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Co-operative Multimedia Centres (CMCs) emerged into the atmosphere at about the same time as the Cfcs were destroying it. The atmosphere surrounding the newly identified ‘clever country’ at the time contained the heady technology of ‘new media’ and all things digital—interactive multimedia, the internet and the world wide web. Australia, in the view of the Labor government, had been at the end of the communication line for long enough and needed to be aboard the band-wagon that would deliver global proximity, as well as a new employee hungry industry.

The intervention that Keating and Canberra wanted to make was announced in Creative Nation, that policy document which spoke in October 1994 of “being distinctly Australian” in the face of the “assault from homogenised international mass culture”. After the inevitable wrangling, the six Centres that had been proposed were open by mid-1996. What impact have they had? What has been the quality of the services provided? What plans do they have to survive a non-interventionist, market-place government?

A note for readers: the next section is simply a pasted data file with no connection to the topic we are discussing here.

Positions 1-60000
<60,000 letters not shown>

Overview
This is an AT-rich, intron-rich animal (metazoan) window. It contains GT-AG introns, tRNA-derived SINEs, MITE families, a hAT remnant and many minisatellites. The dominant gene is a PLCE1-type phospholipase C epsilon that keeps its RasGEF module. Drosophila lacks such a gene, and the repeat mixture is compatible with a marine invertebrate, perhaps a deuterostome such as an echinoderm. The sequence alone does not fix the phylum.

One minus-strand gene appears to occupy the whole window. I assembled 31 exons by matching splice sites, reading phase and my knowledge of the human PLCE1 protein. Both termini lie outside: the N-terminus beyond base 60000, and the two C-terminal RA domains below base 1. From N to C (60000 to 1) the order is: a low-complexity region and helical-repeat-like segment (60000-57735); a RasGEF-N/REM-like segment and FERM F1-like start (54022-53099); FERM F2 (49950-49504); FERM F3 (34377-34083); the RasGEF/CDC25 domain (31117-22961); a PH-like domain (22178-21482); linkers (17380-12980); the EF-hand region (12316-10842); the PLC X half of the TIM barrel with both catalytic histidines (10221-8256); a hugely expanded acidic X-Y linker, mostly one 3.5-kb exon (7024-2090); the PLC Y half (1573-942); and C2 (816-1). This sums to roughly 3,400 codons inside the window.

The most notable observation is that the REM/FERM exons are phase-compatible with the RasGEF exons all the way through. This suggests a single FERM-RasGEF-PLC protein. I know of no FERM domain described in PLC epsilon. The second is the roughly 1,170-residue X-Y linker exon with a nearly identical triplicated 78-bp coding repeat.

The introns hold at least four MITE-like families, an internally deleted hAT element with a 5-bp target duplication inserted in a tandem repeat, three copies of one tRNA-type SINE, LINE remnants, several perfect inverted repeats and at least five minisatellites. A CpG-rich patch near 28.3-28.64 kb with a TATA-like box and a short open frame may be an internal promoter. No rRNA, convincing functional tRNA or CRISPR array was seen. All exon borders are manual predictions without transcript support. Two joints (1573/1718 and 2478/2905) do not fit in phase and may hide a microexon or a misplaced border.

The mission for the Centres was to “offer education, training and professional services, access to state-of-the-art equipment and facilities, access to leading-edge research and development, and assistance with the handling of issues such as intellectual property and product testing and evaluation”. To greater or lesser degree each of the locations have and are delivering in each of these areas, but with differing degrees of emphasis—“complementarity” was the word used by Professor Guy Petherbridge, CEO for Starlit CMC and spokesperson for the Association of CMCs, to describe how the strengths of each enterprise are shared between all. It seems that it is early days for such an ideal to become evident, like many of the projects listed by each CMC.